Only the brave and the foolish attempt a book about sex, but J. Bud (as we, his faithful readers, refer to him) serenely avoids the usual pitfalls in this lucid and blessedly concise overview. No forced jocularity here, no prissiness, no muddle. Working on common ground, he doesn't assume the transcendent but rather leads up to it: "Nature points beyond herself," he writes in the last chapter, and "ultimately, human love only makes sense in the light of divine love. The point is not that divine love means something and human love doesn't. Human love means so much, because divine love means still more."
The Dickens Dictionary: An A-Z of England's Greatest Novelist
How are you celebrating the Dickens bicentennial? So many books by and about him (not to mention all those adaptations for movies and TV), so little time. You can't go wrong with this gloriously idiosyncratic guide by John Sutherland, with entries running from "Amuthement" to "Zoo Horrors." And if there's someone in the family you'd like to entice to read Dickens for the first time (or the first time since high school, at least), simply leave a copy of Sutherland's book lying around. That will do the trick.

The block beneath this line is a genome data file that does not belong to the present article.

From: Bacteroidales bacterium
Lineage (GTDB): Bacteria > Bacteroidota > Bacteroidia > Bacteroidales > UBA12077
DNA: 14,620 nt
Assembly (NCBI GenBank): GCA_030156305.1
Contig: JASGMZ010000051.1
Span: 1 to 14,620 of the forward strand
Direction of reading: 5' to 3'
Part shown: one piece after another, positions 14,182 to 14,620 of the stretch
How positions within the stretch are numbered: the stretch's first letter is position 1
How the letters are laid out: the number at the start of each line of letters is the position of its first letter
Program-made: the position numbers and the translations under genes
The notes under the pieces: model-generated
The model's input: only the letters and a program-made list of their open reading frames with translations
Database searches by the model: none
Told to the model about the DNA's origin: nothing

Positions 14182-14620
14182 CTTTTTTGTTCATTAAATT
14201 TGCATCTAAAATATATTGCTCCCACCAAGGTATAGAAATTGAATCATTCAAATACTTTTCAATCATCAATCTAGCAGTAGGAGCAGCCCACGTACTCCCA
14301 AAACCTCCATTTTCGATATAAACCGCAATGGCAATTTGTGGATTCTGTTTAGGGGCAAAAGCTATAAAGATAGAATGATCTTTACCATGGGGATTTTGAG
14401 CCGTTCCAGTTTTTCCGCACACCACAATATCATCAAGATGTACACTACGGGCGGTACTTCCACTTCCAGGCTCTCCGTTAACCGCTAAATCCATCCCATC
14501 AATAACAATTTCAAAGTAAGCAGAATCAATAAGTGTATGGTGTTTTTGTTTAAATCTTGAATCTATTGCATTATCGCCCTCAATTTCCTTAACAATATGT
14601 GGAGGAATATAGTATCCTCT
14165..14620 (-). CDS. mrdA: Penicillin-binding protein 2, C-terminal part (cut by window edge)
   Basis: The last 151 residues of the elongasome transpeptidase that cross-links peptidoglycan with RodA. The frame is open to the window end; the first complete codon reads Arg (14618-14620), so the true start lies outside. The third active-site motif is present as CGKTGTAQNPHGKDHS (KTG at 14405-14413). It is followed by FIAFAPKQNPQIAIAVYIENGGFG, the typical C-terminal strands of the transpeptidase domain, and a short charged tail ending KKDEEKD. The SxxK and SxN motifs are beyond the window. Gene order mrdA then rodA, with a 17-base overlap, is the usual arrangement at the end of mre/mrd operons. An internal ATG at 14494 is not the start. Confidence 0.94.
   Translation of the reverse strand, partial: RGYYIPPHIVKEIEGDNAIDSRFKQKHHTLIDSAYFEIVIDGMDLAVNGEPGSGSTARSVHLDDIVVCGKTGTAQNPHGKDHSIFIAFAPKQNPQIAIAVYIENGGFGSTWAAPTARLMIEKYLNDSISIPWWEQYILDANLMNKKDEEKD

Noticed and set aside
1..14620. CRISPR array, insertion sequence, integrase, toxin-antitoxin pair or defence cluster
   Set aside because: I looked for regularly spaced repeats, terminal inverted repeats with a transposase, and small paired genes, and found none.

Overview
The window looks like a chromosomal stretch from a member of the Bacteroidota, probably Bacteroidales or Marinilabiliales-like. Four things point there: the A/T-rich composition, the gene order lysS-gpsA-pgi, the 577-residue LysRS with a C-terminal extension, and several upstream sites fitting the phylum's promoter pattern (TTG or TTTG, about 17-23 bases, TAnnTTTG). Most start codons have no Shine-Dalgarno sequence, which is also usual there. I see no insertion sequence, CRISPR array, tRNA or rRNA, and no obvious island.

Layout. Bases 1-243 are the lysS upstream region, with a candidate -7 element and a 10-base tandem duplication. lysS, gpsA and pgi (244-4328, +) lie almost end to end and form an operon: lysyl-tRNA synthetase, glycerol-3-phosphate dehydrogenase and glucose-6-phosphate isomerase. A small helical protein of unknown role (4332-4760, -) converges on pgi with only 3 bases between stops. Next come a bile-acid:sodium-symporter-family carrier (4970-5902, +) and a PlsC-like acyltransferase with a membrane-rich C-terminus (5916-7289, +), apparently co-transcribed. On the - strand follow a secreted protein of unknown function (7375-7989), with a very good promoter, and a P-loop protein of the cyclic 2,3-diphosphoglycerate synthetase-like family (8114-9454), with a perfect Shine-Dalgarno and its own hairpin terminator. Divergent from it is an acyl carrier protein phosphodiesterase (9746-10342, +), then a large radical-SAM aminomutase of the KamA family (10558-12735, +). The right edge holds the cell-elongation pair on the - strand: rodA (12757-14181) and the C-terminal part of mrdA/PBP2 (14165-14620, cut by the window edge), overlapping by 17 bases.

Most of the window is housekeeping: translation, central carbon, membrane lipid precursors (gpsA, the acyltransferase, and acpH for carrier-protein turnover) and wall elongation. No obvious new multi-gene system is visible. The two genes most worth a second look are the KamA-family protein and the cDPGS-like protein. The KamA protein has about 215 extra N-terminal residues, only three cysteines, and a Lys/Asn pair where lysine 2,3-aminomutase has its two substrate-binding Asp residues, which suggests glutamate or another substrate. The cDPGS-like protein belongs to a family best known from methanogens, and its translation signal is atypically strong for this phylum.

Henry Ossawa Tanner: Modern Spirit
The African American artist Henry Ossawa Tanner (1859-1937) was profoundly Christian in a way that wasn't congenial to the art history lawgivers of the past century. By contrast, this splendid catalogue, which accompanies a major exhibition at the Pennsylvania Academy of the Fine Arts, takes Tanner on his own terms. See, for example, among several outstanding essays, Marc Simpson on Tanner's The Resurrection of Lazarus and Robert Cozzolino's ...1
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